Parliament tries to take contol of Brexit from the government

The power struggle over Brexit and between the legislature and the executive steps up a gear tomorrow, when we will see both May’s response to her massive defeat last week and publication of the Cooper/Boles/Grieve cross-party measures to take control of the Brexit Process from May’s government. At the same time steps are being taken to promote the idea of a second referendum both within the Labour Party and with … Read more

What now for the Brexit project in a time of maximum uncertainty?

The question must be, what now for the Brexit project? We are now entering a period of maximum uncertainty, with no clear option commanding a majority in Parliament, let alone the country. This will test the ability of politicians to compromise when the desire is to fight to the last for one’s viewpoint. Pragmatism now needs to trump ideology, but one wonders if today’s Populist ideologues that have established a … Read more

The problem of losers’ consent inherent in the UK drive to Brexit

Perhaps the fundamental problem about Brexit is that of consent, and that arguably almost half the voting population do not consent to it. A major underlying weakness of the Brexit strategy being pursued, almost to destruction, by PM May was highlighted today just as Parliament gets close to voting on, and it is being assumed at present, reject her deal with the EU. That is that the government took a … Read more

Parliament makes a stand for democracy

Over the last two days there have been two important votes in Parliament on Brexit that have potentially reasserted the power of Parliament in relation to the executive. As the Brexit endgame is being played out, the issue of Britain’s independence, real or nominal, has become wrapped up with the nature and extent of democracy in the UK. These issues take us to the very heart of representative government in … Read more

The Brexit conflict still remains in deadlock with the clock ticking down

The political deadlock in the UK at Westminster as we reach Christmas seems as solid as ever, with no apparent solution about Brexit on the table except Mrs May’s negotiated deal with the EU, a crash-and-burn no-deal Brexit or a second referendum. It is therefore a good time to assess where we are in relation to this all-consuming Brexit conflict, while other urgent, important or necessary domestic initiatives are on … Read more

The political deadlock in Parliament continues

The turmoil that is Brexit continues but still with no clear way forward emerging. In effect there is political deadlock in Parliament and no political option has a clear majority. This division and confusion is replicated amongst journalists, who offer various solutions but no consensus, and the public, as can be seen in confusing opinion polls. Negotiations with the EU resume tomorrow on a proposal that most people already are … Read more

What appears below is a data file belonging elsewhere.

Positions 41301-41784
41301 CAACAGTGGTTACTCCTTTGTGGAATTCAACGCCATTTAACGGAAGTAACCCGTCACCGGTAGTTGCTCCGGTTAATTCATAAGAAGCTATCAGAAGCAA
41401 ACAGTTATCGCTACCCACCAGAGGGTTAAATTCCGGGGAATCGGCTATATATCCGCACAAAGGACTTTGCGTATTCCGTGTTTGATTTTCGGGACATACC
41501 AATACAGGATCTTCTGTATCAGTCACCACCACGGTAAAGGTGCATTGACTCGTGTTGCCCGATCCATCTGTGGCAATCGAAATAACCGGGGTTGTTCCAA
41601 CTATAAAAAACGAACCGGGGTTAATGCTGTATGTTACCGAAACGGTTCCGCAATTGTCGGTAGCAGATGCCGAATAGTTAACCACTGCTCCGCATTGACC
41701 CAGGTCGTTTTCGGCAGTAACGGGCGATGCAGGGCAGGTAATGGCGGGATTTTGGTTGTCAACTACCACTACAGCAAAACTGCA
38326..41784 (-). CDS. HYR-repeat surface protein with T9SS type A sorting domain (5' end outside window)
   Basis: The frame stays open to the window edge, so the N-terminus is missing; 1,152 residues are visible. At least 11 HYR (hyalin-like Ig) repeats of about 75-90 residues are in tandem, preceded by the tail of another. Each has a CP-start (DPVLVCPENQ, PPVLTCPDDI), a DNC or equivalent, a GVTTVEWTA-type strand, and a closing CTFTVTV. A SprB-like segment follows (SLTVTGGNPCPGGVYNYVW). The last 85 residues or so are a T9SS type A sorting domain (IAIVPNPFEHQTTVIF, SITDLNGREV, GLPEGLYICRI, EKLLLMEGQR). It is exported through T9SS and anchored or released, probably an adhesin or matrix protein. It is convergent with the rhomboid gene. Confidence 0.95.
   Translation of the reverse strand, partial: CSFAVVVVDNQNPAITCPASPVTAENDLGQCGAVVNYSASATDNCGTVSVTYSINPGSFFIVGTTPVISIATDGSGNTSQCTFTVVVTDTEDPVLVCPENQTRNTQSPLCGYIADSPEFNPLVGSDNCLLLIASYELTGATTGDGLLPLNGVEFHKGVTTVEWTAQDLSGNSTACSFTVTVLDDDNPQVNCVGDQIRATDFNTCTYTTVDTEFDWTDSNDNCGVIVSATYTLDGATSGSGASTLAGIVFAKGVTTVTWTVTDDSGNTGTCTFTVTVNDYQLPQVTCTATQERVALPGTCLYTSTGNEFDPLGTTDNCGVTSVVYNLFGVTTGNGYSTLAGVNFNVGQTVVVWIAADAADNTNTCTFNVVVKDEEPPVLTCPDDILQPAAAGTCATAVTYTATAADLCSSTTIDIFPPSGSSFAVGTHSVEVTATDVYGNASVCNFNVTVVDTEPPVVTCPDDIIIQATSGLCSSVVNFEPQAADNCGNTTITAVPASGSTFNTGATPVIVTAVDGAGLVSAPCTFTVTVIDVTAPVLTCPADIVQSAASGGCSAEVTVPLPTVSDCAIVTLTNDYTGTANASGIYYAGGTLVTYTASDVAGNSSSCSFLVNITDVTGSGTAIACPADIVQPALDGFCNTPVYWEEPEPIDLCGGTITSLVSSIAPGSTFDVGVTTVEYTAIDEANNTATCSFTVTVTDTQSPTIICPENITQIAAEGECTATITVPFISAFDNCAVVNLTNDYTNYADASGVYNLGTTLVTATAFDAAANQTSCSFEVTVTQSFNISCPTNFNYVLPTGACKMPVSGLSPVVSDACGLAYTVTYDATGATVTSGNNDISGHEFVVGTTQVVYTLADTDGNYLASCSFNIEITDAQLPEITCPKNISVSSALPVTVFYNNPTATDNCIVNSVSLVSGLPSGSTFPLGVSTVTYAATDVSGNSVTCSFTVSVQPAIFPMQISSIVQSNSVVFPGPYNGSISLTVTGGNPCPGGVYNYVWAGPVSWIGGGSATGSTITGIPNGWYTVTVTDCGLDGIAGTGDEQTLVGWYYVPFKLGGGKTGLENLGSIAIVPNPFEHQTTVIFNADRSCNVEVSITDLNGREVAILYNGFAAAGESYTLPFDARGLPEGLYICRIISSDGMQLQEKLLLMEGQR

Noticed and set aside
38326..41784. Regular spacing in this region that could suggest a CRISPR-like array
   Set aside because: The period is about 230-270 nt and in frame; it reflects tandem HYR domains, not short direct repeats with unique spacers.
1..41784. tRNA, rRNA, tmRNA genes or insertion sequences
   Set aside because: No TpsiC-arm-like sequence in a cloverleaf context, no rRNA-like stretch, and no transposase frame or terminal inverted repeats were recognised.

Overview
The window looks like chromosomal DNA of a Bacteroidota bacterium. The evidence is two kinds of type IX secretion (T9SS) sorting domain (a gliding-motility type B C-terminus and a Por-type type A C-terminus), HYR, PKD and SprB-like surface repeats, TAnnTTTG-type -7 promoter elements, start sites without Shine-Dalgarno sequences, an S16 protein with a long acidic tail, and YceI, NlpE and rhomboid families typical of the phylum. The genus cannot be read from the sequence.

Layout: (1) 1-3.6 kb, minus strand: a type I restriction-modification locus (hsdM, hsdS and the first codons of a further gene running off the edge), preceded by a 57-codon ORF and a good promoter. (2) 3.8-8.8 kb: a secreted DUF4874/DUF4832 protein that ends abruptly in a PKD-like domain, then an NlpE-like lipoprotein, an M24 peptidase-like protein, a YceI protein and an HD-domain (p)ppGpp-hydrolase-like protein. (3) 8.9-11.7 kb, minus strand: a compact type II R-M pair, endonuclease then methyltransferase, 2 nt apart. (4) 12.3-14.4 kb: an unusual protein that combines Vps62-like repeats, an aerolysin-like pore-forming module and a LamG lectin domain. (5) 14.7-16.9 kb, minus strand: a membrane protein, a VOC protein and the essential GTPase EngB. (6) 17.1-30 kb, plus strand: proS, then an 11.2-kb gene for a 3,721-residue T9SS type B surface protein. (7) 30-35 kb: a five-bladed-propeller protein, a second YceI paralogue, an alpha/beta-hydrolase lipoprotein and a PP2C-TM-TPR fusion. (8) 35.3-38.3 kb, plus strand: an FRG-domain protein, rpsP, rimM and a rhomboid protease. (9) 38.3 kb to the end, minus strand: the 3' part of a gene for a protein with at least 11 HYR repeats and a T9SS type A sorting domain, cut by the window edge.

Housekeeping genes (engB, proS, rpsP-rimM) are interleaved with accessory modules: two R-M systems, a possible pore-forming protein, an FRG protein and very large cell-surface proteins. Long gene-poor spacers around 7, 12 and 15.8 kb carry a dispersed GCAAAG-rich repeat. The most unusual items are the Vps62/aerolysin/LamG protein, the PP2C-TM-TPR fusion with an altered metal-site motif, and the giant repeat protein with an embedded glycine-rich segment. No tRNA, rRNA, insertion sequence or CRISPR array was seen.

At last the Brexit revolution is stymied

At last the Brexit revolution is stymied. More and more one can envisage that the “soft” Brexit option will occur and also the previously unthinkable “no Brexit” option has just got stronger. Yesterday evening, the UK Parliament voted through an amendment to the EU Withdrawal Bill compelling the government to obtain its consent before Brexit, thus preventing a “no deal” departure as demanded by the diehard Brexiteers. As argued before … Read more

Does Parliament need a facelift or a new body politic?

It is ironic that the Palace of Westminster building is badly decayed and a major refurbishment is required at the very time that there is such a backlash against Westminster politics in general. It is as though the need for members to temporarily vacate the building could be just the time to consider a more major revamp of the UK’s most hallowed of institutions. Firstly, the structure of the early … Read more

Are our MP’s too open to powerful vested interests?

Catching MPs with their hands in the till might be becoming a bit of a pastime for circulation-hungry newspaper editors, except that in exposing Jack Straw and Malcolm Rifkind for discussing consultancy work with a fictitious Chinese company in a sting operation, perhaps what’s really happened is that the Daily Telegraph have again drawn attention to something most MPs do to supplement their income. It has however become a sore … Read more